- It reads quickly and easily, much like Why We're Not Emergent.
- And like Why We're Not Emergent, DeYoung's chapters are more didactic and Kluck's are more narrative.
- Both men write with wit and humor, which makes for enjoyable reading.
- The book provides a realistic and honest discussion of actual problems with the church (problems often posed by critics), but it does so without discrediting the value and necessity of the church.
- They respond to the church's critics head on but with charity and humility.
- It is a clear and sound call for believers to love that institution which Christ shed his precious blood for, namely the church.
- It is a great book to give to all the twenty-somethings and thirty-somethings you know who have become disillusioned with the church.
- Along those same lines, I would think it would be a very helpful book to give to college students (especially those at Christian colleges who sometimes see little need for the local church).
- Chapter 6 ("Brief Interviews: Snapshots of Churched People") seemed unnecessary and out of place.
- There were several typos throughout the book. I'm not sure if Moody Publishers are to blame or the authors themselves, but it needed better editing.
- On the whole though, I found it to be helpful and would certainly recommend it.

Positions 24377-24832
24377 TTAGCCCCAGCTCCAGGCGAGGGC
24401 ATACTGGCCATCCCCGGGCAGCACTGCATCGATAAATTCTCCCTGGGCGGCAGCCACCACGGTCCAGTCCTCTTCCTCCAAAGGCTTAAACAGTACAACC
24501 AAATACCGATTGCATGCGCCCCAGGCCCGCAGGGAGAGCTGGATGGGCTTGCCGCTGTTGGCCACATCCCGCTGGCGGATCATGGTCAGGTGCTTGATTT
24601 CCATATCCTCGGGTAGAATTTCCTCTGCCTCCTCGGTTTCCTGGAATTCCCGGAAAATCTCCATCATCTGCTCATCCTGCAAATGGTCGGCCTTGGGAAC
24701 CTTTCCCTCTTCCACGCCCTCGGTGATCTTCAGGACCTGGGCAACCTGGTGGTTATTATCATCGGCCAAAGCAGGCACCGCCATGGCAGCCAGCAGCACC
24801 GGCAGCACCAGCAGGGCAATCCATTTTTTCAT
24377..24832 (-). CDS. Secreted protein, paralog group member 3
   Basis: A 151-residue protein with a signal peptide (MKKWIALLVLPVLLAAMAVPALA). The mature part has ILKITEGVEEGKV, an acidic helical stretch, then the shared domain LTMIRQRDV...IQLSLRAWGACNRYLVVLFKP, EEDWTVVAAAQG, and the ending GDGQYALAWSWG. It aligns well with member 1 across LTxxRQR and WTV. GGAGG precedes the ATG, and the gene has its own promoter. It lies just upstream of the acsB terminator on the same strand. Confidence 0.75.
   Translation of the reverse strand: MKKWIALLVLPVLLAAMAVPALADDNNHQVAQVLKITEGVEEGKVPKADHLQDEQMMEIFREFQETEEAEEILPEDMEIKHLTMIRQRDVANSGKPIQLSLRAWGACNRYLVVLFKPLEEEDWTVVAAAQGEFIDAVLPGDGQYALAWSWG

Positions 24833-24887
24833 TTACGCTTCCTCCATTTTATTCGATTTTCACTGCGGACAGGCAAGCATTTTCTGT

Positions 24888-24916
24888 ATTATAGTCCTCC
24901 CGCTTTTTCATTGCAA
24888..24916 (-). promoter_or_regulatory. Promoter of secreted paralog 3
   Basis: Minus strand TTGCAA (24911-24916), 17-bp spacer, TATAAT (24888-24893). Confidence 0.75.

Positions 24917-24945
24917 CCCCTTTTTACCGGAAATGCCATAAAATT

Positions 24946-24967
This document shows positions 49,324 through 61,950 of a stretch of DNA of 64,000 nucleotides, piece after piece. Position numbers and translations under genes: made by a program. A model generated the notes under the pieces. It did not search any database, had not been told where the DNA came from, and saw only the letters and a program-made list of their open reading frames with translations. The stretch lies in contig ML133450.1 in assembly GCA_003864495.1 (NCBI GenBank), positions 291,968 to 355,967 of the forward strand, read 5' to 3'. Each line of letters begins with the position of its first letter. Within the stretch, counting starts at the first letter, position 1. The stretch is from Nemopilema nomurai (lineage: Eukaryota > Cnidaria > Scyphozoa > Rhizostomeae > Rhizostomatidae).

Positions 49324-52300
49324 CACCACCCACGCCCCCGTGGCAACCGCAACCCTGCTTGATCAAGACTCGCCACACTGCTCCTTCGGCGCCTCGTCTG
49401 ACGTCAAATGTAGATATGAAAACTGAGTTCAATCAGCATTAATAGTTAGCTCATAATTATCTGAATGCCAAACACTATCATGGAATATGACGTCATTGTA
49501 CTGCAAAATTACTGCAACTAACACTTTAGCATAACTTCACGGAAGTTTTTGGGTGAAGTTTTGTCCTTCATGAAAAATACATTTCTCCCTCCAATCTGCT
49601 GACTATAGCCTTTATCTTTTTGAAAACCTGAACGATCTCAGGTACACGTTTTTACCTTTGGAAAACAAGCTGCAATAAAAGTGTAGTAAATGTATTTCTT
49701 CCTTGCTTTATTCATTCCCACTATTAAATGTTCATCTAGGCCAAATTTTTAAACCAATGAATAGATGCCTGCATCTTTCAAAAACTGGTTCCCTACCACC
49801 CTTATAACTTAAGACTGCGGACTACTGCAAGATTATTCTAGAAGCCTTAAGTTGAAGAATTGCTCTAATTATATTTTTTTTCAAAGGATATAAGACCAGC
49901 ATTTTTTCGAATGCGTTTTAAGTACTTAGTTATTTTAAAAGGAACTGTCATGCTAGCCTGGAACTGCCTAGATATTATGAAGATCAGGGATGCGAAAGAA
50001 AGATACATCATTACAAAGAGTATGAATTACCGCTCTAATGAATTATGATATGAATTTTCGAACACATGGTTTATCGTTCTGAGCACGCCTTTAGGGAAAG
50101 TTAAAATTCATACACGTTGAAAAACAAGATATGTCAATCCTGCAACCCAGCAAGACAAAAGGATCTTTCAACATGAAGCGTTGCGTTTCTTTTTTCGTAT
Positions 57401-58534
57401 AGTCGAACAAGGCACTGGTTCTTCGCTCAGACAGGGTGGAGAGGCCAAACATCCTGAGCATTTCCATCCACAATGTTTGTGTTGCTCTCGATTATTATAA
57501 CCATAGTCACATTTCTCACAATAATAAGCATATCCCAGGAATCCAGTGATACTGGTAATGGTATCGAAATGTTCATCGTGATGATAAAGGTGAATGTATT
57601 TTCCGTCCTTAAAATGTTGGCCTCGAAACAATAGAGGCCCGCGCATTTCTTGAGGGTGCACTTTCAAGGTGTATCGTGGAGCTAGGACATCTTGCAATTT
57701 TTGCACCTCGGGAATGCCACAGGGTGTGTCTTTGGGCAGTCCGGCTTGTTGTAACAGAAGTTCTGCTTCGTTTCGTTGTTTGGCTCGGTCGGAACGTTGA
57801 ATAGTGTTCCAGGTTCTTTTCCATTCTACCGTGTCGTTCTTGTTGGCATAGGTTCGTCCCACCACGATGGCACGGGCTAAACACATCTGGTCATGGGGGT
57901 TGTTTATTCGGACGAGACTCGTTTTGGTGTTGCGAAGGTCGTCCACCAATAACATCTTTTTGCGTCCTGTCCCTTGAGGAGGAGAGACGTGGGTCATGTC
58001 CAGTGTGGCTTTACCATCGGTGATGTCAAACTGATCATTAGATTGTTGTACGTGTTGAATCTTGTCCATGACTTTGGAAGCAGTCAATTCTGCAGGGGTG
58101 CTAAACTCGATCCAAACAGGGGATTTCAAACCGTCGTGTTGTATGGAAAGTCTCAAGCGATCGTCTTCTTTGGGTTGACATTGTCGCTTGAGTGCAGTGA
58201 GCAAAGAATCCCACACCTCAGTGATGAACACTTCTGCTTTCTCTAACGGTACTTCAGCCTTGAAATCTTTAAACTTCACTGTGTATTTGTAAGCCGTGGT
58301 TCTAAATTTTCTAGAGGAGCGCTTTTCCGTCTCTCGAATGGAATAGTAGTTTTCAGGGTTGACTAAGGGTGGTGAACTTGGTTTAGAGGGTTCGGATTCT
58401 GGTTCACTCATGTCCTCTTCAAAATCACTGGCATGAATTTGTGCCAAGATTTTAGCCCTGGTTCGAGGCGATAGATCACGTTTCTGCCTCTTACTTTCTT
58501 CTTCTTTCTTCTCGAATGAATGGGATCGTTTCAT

- And I think it accomplished its stated purpose:
My aim is to present to the body of Christ, and for anyone else who cares to listen, a picture of why we should be in the church. Indeed, being a part of a church - and learning to love it - is good for your soul, biblically responsible, and pleasing to God.
And I don't mean the "church" that consists of three guys drinking pumpkin spiced lattes at Starbucks talking about the spirituality of the Violent Femmes and why Sex in the City is really profound. I mean the local church that meets - wherever you want it to meet - but exults in the cross of Christ; sings songs to a holy and loving God; has church officers, good preaching, celebrates the sacraments, exercises discpline; and takes an offering. This is the church that combines freedom and form in corporate worship, has old people and young, artsy types and NASCAR junkies, seekers and stalwarts, and probably has bulletins and by-laws.
The church we love is as flawed and messed up as we are, but she's Christ's bride nonetheless. And I might as well have a basement without a house or a head without a body as despise the wife my Savior loves.
--Taken from the Introduction (written by Kevin DeYoung)